News, Culture and Opportunities

Education Bill Would Require Posting Of Curriculum

CNHI Statehouse Reporter

INDIANAPOLIS — A controversial bill that opponents say would limit educators’ ability to teach about racism passed out of a House committee Wednesday.

Tony Cook

Author Rep. Tony Cook, a former history teacher, said he understood the need to teach about historical racism — voting rights in Selma, the Tulsa Massacre, Jim Crow, Wounded Knee, Japanese internment — but said teachers could only share facts, not opinions.

“The facts will teach the students (that racism is bad). Students will make, inform and fashion their opinions about those,” Cook, R-Cicero, said. “What we’re trying to do is caution against bringing in (your) own feelings and imposing or promoting those to students.”

House Bill 1134 passed on an 8-5 vote, with Rep. Ed Clere, R-New Albany, joining with the four Democrat members to vote against the bill.

Teachers and educators testified Monday that the bill would have a negative impact on the workforce and considered it an “unfunded mandate” on teachers already stretched thin from the pandemic.

The bill would require teachers to post all of their curriculum materials online for parental review and establish curriculum oversight committees partially composed of parents.

Cook said the bill would provide transparency to parents and allow them to control the education their children receive. He offered an amendment to address several concerns but the committee didn’t hear any public testimony on the amended version of the bill.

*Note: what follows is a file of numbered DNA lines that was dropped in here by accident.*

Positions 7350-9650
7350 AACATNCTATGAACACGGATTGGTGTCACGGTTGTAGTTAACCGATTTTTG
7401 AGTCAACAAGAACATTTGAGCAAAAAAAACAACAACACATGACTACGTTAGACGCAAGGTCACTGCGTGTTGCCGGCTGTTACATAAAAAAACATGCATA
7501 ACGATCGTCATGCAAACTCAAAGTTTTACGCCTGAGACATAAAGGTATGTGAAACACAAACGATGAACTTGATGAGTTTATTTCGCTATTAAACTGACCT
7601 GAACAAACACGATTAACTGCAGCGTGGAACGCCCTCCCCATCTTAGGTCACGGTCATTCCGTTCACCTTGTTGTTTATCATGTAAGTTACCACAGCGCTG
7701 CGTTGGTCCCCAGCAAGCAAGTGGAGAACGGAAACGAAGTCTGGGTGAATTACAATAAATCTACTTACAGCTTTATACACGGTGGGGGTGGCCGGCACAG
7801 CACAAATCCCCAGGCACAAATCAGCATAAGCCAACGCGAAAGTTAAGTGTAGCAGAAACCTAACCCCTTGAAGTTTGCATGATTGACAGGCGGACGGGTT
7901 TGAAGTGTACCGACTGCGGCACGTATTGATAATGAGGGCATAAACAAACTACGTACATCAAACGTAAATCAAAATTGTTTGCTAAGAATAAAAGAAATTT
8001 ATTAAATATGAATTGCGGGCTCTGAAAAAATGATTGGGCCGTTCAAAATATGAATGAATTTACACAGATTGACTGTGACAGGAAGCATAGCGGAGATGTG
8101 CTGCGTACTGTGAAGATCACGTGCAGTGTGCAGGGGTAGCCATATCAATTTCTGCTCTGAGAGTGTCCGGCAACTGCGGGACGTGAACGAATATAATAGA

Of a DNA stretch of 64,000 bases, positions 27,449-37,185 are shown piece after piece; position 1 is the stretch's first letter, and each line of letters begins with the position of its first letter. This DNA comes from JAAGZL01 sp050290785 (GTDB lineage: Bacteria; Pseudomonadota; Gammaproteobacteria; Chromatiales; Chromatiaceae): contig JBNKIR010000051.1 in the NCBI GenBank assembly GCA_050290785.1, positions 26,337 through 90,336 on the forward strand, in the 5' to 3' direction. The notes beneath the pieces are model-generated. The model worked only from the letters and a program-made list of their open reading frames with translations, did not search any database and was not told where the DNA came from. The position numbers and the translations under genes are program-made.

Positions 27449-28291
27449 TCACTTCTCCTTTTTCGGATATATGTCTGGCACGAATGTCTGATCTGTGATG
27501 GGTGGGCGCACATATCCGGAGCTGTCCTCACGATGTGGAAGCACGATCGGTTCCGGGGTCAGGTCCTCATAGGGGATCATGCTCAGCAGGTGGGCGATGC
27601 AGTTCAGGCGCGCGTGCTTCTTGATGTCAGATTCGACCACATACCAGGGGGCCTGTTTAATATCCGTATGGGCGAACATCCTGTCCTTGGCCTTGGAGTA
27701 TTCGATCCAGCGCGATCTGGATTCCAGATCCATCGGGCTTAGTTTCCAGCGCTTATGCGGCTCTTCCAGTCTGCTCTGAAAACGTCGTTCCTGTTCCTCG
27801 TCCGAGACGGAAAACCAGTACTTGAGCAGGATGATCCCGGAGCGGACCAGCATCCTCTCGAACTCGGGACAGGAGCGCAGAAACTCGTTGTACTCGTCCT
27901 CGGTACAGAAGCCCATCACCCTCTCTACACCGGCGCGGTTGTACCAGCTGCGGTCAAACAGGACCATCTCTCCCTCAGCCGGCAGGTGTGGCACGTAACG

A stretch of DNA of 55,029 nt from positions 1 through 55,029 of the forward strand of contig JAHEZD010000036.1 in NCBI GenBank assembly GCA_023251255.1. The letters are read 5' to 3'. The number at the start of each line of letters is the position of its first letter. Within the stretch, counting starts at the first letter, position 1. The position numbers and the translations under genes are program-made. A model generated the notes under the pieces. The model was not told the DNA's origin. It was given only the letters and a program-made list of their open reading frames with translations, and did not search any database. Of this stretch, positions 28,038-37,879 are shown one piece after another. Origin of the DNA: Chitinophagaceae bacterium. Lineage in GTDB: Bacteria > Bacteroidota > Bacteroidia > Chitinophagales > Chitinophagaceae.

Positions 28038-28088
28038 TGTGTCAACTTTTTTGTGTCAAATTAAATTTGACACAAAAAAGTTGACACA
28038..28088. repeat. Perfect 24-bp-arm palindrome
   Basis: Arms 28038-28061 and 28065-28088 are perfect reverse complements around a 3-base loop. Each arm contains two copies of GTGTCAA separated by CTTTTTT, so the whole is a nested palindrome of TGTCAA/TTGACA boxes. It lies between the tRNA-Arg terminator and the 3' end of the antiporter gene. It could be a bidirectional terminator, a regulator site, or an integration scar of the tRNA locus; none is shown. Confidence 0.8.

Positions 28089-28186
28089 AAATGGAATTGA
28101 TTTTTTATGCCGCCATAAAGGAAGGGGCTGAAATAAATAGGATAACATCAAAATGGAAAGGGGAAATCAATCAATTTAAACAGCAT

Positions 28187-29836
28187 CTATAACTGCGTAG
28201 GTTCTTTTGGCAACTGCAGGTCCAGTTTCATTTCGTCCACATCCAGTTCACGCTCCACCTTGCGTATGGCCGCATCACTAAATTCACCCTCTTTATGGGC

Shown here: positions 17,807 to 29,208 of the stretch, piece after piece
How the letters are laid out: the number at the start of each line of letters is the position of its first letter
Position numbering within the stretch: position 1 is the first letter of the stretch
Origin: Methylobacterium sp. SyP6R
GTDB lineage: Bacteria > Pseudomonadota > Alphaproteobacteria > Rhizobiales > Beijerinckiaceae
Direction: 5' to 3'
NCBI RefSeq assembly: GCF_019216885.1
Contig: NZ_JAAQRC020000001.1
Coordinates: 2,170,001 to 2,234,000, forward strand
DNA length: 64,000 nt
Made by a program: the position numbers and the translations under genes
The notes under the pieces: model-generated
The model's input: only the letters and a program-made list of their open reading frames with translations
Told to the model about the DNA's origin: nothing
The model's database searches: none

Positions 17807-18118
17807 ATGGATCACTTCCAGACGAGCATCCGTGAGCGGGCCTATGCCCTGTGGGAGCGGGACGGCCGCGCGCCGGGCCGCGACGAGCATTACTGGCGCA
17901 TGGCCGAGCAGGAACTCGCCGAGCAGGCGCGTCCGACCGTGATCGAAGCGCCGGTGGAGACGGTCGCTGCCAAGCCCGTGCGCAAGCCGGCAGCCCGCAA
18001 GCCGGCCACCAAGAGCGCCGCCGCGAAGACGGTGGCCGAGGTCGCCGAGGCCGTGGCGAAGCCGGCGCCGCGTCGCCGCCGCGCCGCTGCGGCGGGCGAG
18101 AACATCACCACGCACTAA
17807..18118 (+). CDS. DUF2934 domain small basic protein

He emphasized that school counselors could still intervene with a student’s mental health in an emergency situation and the membership of the curriculum oversight board, which must include a majority of parents.

The amendment passed with no Democratic support, with Rep. Ed DeLaney, D-Indianapolis, saying the bill should be “consigned to oblivion.”

Cook said the bill “clarified that schools can and should teach that Nazism is bad” but the bill itself doesn’t contain any language on Nazism. His comments come after the author of the Senate version, Sen. Scott Baldwin, R-Noblesville, made national news for saying teachers should teach fascism neutrally. Baldwin later walked back his remarks.

Senate President Pro Tem Rodric Bray, R-Martinsville, said Tuesday that senators would rework their version of the bill, which was scheduled for its own hearing on Wednesday.

“It’s difficult to craft this kind of legislation,” Bray said. “We want to make sure that we have the right landing spot.”

The House version goes before the full chamber for a vote before moving to the Senate chamber.

This article is made available through Hoosier State Press Association.

This content was originally published here.

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